Unlike his predecessor Theresa May, Mr Johnson is closely aligned with Mr Trump when it comes to anti-European Union and protectionist policies.
"Johnson will throw another spanner in the works given the kind of dynamic he's got with Trump, but also the broader dynamic with Europe in terms of Brexit," Dr Shortis said.
"So it has the potential definitely to be quite a tumultuous meeting."
Francois Heisbourg, senior advisor for Europe at the International Institute for Strategic Studies, agreed, said the combination of Mr Trump and Mr Johnson meant he would be watching this weekend's events with interest - and a little trepidation.
"The combination of two personalities who are not well known for their self-control is indeed going to be an unprecedented occasion. They will probably get along like a house on fire, or they will pretend to," he said.
"Whether this will be simply a side-show, which will create some distraction and possibly even amusement, is one thing, but if it actually gets into the way of the more substantive proceedings, that would be another story. But these two together are political nitro-glycerine."
Mr Trump walked out of the last G7 meeting in Canada and instructed his officials not to sign the official communique, throwing the summit into disarray.
Mr Morrison said on Friday he was looking forward to meeting Mr Johnson to talk cricket and the recent announcements about multinational force involvements in the Straits of Hormuz.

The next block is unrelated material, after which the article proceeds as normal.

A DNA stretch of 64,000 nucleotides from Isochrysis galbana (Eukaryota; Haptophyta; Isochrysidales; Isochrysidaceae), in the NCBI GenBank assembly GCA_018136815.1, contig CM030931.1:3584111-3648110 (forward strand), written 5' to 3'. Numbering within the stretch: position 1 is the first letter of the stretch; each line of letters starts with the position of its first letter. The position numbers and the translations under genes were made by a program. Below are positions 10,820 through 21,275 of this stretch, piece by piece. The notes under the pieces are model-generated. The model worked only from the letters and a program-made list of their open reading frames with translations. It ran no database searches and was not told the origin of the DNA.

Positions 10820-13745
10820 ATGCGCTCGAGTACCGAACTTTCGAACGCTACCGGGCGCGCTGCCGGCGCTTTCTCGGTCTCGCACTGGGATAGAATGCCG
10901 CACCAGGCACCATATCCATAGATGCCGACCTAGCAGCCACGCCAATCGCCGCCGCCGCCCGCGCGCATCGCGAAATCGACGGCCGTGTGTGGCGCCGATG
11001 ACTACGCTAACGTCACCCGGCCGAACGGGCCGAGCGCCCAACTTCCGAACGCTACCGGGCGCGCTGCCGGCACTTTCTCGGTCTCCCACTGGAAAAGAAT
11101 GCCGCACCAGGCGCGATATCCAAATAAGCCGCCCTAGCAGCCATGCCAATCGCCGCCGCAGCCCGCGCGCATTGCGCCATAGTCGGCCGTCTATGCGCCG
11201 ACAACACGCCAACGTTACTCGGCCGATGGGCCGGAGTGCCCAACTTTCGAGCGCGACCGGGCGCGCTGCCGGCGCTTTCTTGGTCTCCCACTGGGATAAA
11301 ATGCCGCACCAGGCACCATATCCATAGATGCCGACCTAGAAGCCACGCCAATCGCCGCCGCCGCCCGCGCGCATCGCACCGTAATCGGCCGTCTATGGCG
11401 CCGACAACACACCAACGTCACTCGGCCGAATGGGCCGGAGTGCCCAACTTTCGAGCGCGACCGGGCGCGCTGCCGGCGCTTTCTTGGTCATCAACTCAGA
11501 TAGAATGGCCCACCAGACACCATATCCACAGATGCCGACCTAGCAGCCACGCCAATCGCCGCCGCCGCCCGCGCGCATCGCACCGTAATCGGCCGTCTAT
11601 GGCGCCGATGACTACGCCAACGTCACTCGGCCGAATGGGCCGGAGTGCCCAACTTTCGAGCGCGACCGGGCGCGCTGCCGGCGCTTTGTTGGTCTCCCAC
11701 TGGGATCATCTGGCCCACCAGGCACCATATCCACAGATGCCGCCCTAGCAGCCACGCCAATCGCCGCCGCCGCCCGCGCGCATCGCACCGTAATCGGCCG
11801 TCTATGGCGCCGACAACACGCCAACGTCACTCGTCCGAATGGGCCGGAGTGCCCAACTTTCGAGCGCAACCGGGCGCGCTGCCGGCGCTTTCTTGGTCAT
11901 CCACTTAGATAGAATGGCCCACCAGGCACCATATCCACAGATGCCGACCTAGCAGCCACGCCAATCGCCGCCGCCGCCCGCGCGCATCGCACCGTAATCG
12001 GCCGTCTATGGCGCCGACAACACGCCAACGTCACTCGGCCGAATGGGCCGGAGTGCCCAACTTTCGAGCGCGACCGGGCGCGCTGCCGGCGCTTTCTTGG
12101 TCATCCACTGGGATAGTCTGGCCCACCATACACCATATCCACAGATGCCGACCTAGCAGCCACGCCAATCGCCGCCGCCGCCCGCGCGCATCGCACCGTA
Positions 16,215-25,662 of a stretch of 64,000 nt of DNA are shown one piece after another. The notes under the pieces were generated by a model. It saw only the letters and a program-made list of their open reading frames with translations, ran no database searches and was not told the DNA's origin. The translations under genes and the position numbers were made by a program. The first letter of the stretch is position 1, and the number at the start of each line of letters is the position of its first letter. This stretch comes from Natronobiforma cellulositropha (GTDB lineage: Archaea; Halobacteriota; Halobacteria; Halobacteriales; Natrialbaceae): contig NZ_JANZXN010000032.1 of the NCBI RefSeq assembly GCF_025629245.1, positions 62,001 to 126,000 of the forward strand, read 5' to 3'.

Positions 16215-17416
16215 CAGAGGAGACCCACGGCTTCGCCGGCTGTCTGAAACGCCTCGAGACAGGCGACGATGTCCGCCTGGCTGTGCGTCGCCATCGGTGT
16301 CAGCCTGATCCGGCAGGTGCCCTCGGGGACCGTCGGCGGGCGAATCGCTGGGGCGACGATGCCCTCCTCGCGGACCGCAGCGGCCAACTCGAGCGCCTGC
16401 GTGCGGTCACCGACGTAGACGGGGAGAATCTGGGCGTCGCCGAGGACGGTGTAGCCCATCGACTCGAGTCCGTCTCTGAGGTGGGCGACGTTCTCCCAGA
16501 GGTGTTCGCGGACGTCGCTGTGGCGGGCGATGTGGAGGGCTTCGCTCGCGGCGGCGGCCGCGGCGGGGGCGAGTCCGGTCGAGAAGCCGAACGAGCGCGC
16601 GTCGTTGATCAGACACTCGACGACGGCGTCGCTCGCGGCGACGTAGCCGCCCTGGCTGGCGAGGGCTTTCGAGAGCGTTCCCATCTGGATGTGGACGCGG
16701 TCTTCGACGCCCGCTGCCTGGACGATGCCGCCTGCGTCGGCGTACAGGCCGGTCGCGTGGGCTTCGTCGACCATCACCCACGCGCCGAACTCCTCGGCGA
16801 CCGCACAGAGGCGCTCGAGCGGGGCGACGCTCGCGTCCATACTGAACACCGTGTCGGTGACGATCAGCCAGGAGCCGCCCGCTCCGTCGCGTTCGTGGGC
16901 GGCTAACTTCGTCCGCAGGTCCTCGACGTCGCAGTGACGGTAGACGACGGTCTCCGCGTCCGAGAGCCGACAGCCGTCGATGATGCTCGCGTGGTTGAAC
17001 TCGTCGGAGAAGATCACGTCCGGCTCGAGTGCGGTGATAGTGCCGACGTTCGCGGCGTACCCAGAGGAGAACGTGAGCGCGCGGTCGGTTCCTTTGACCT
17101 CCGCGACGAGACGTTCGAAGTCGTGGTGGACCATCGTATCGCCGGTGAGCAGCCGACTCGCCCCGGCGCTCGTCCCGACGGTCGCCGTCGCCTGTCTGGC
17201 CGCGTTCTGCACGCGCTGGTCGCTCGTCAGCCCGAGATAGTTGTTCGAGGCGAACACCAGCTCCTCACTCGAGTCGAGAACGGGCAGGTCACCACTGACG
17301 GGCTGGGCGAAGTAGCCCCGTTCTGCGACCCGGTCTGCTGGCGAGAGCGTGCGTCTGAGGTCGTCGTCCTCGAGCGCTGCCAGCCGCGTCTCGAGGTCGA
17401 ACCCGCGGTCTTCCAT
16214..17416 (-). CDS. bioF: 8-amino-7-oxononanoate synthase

"I suspect I will give Boris a hard time over the cricket and he would try to do the same with me, too. That is the nature of the relationship.
"And I suspect the prime minister of India would take a shot at both of us on that front."
He will also be hoping for another chance to speak to Mr Trump ahead of his official visit to the White House slated for next month.
At the G20 in June, Mr Morrison scored a dinner with Mr Trump and a host of high-level officials. The opportunity for a discussion over a meal, albeit last-minute, was considered a coup and a sign of high regard.
What will the key talking points be?
The G7 has been criticised in the past for delivering little concrete outcomes. Last year's meeting was best remembered for the "handshake showdown" between Mr Macron and Mr Trump.
Inequality is the theme of this year's summit, so the gender pay gap, poverty and opportunities for young people will feature on the agenda.
That's on top of the usual agenda items focusing on security, the economy and the environment.
The US-China trade war is expected to dominate economic discussions, with Mr Trump likely to clash with globalisation defenders like Mr Macron and Germany's leader Angela Merkel.
The Hong Kong protests are also expected to come up, while Mr Macron is pushing to put climate change action on the agenda, against Mr Trump's wishes.
And despite the worthy theme of equality being listed this year, it has not stopped protesters from setting up camp on both sides of the French-Spanish border near Biarritz ahead of the summit.
The protestors, including French yellow vest protestor Michel Ramonbordes, say they want to see freedom.
"We are at a stage where this capitalism, we can't take it anymore," he said, speaking in French.
"We don't want this capitalism. What we want is to live in peace, united, in fraternity, as equals and in particular to be free. A freedom that we don't have today."
- With AAP